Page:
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PATIENT STORY

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A 26-year-old Caucasian woman presents for evaluation of painful, red nodules on her bilateral shins that started several days ago. The nodules were initially bright red. They are now turning darker and becoming flatter. She had a similar occurrence several months ago where she developed a bruise-like discoloration for several weeks that resolved without scarring. Her review of systems is positive for a low-grade fever, malaise, and some joint pains. Additionally, she admits to intermittent bouts of abdominal pain, as well as a few episodes of bloody diarrhea.

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This patient was ultimately diagnosed with erythema nodosum that was found to be associated with inflammatory bowel disease. Figures 59-1 and 59-2 demonstrate characteristic erythema nodosum on the classic locations. She was prescribed rest and nonsteroidal anti-inflammatory drugs, and was referred to a gastroenterologist. After initiating treatment for Crohn disease, the nodules healed without scarring and did not recur.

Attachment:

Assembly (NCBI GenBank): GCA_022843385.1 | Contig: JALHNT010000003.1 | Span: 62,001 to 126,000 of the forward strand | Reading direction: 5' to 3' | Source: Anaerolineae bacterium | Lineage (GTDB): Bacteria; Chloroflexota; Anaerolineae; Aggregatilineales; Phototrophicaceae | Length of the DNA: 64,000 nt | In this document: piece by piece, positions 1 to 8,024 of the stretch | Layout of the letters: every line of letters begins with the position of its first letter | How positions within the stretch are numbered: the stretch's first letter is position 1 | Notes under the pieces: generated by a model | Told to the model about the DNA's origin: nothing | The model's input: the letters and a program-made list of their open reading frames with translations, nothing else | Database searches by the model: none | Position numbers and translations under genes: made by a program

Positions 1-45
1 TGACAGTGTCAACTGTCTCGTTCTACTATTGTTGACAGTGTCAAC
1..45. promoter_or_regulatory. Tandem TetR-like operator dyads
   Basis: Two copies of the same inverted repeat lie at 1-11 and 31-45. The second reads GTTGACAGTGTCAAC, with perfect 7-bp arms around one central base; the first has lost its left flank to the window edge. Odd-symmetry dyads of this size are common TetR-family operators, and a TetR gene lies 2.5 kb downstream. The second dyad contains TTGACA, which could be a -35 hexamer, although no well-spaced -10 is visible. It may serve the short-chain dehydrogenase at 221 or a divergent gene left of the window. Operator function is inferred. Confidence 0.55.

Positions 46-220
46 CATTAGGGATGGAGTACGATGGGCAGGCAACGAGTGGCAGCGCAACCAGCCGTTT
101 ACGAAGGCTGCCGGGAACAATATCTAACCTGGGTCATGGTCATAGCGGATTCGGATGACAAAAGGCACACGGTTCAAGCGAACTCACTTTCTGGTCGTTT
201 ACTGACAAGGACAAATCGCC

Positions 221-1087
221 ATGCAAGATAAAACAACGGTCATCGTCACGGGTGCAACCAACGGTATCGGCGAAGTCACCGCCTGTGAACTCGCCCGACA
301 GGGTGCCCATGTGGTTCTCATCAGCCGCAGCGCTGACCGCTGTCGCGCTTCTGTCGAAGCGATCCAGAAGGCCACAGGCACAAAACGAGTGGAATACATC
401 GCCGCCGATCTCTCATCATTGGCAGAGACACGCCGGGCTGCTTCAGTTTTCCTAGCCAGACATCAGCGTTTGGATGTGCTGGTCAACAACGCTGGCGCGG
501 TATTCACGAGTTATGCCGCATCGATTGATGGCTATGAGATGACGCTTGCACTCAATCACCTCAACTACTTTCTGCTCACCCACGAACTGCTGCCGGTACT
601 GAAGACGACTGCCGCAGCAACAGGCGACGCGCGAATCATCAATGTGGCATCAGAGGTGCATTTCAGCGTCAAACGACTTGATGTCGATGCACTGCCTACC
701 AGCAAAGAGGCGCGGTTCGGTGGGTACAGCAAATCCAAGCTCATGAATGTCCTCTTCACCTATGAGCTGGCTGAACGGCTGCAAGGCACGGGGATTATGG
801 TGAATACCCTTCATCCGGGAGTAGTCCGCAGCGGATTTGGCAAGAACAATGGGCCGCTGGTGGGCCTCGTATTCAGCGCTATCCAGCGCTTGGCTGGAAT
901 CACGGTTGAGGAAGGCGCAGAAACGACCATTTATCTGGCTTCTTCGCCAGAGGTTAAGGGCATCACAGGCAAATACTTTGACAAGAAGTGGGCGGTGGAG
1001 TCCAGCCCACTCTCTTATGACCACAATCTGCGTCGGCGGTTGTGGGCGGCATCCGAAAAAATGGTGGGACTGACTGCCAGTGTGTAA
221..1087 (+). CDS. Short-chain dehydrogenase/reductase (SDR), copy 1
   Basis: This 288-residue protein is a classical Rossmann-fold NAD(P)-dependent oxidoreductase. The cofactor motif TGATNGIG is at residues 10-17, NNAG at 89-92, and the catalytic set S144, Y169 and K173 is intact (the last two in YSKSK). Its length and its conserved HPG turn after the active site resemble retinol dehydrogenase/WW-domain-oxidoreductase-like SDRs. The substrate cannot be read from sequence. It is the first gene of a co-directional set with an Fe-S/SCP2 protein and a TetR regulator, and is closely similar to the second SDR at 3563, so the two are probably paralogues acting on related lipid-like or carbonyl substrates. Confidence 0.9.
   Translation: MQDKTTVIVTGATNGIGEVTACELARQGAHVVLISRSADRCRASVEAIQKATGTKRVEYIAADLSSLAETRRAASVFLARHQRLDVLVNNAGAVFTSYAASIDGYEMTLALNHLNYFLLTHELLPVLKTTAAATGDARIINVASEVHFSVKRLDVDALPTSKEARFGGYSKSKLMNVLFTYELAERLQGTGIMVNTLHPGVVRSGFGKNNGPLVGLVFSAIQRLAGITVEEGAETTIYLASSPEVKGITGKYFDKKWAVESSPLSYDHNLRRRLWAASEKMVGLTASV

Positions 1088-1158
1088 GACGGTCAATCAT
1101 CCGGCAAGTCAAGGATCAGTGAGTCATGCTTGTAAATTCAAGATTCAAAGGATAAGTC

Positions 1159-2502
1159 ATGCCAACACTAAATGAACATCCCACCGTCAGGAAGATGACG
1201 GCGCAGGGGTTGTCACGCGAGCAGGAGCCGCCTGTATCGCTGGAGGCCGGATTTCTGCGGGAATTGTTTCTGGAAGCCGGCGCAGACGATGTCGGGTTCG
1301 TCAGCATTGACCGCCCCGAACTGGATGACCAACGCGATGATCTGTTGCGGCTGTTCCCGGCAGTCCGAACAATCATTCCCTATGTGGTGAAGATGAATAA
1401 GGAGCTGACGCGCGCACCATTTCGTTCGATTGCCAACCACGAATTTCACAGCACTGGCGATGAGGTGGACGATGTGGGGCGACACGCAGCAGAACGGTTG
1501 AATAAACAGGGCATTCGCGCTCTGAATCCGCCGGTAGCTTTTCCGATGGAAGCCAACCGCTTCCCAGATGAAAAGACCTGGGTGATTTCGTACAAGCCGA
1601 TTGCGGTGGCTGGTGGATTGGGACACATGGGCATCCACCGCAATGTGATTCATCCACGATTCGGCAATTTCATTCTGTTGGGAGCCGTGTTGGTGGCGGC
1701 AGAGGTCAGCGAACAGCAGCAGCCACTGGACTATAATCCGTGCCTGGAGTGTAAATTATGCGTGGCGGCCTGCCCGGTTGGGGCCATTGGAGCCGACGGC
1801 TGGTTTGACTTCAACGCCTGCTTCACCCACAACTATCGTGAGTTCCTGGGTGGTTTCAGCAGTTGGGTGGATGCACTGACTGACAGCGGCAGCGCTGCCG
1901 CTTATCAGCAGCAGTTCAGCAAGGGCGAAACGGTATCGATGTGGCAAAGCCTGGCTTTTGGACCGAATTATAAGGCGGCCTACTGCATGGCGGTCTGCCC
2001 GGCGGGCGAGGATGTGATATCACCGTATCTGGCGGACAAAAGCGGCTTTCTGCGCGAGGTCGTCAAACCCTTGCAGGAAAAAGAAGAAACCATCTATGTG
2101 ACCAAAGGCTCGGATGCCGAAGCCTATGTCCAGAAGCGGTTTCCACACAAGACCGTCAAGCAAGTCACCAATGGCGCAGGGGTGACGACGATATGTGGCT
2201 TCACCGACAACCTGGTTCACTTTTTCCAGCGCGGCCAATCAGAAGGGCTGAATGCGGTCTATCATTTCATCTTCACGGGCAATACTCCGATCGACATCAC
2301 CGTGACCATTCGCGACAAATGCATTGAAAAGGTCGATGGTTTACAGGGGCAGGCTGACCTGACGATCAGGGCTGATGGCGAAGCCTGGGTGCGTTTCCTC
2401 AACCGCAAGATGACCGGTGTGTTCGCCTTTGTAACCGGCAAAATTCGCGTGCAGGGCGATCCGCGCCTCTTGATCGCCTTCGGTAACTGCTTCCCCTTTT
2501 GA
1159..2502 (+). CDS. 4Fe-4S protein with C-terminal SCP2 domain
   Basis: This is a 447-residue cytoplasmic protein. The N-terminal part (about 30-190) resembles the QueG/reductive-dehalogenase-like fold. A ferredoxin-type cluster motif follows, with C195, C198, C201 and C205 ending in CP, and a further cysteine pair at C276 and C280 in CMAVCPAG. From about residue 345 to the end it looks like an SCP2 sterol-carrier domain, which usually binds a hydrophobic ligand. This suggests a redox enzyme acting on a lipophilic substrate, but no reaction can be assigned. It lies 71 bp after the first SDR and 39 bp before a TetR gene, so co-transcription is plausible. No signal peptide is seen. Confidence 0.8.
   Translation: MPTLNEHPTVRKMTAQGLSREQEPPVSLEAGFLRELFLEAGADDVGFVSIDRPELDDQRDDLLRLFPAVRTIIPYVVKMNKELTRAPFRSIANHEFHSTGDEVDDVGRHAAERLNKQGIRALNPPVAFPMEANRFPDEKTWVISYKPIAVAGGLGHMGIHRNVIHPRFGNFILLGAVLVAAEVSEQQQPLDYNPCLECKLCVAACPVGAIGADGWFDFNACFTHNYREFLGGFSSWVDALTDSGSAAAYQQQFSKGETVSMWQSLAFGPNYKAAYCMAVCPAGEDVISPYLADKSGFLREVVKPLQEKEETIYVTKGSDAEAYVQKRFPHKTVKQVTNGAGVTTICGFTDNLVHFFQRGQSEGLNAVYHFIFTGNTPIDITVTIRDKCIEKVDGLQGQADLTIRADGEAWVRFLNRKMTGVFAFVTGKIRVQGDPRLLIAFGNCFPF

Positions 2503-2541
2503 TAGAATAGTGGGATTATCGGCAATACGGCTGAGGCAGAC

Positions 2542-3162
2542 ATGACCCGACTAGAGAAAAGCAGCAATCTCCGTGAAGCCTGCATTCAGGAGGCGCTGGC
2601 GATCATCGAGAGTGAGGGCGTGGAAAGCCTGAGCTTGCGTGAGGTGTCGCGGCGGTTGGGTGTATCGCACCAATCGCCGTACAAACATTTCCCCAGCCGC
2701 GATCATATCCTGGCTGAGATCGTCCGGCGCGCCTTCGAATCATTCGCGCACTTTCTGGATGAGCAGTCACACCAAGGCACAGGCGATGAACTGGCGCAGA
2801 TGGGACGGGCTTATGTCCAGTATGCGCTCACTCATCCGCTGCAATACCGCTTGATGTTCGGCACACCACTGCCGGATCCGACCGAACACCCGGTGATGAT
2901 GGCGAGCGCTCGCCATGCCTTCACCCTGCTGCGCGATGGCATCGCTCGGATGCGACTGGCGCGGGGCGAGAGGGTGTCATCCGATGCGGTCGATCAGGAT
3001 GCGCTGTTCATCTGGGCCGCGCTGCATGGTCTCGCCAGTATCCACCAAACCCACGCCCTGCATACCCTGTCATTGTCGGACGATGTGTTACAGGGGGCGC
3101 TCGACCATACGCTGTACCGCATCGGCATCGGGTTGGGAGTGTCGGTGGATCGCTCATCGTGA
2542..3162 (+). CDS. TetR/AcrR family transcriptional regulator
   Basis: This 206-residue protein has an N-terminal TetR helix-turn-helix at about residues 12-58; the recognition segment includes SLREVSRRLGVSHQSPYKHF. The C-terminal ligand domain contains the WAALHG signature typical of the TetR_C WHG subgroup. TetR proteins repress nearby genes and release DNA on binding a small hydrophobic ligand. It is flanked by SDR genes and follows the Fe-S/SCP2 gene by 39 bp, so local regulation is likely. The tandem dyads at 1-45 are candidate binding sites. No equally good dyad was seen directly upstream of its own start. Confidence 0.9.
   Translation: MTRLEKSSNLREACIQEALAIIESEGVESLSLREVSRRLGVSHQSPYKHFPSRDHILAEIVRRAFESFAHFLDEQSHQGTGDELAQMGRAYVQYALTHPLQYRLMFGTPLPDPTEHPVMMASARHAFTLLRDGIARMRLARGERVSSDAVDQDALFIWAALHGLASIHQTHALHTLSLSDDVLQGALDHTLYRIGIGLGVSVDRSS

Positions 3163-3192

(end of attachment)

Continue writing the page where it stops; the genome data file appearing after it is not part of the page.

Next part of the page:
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FIGURE 59-1

Erythema nodosum in a patient with underlying Kikuchi disease. (Photograph courtesy of Matthew Zirwas, MD.)

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FIGURE 59-2

Erythema nodosum in a patient with no underlying abnormality. (Photograph courtesy of Matthew Zirwas, MD.)

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EPIDEMIOLOGY

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Erythema Nodosum

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  • The most common panniculitis that is typically seen in young women between the ages of 20 and 40. Erythema nodosum is seen 3 to 6 times more frequently in women than men. An underlying cause can be found in approximately two-thirds of cases.1

  • In children, it is most commonly associated with streptococcal pharyngitis or perianal infection.

  • In adults, it is most commonly associated with drug ingestion, sarcoidosis, or upper respiratory tract infection. Table 59-1 presents the most common associations seen in teenagers and adults.

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TABLE 59-1.Common Associations of Erythema Nodosum and Clinical Pearls
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Panniculitis ...

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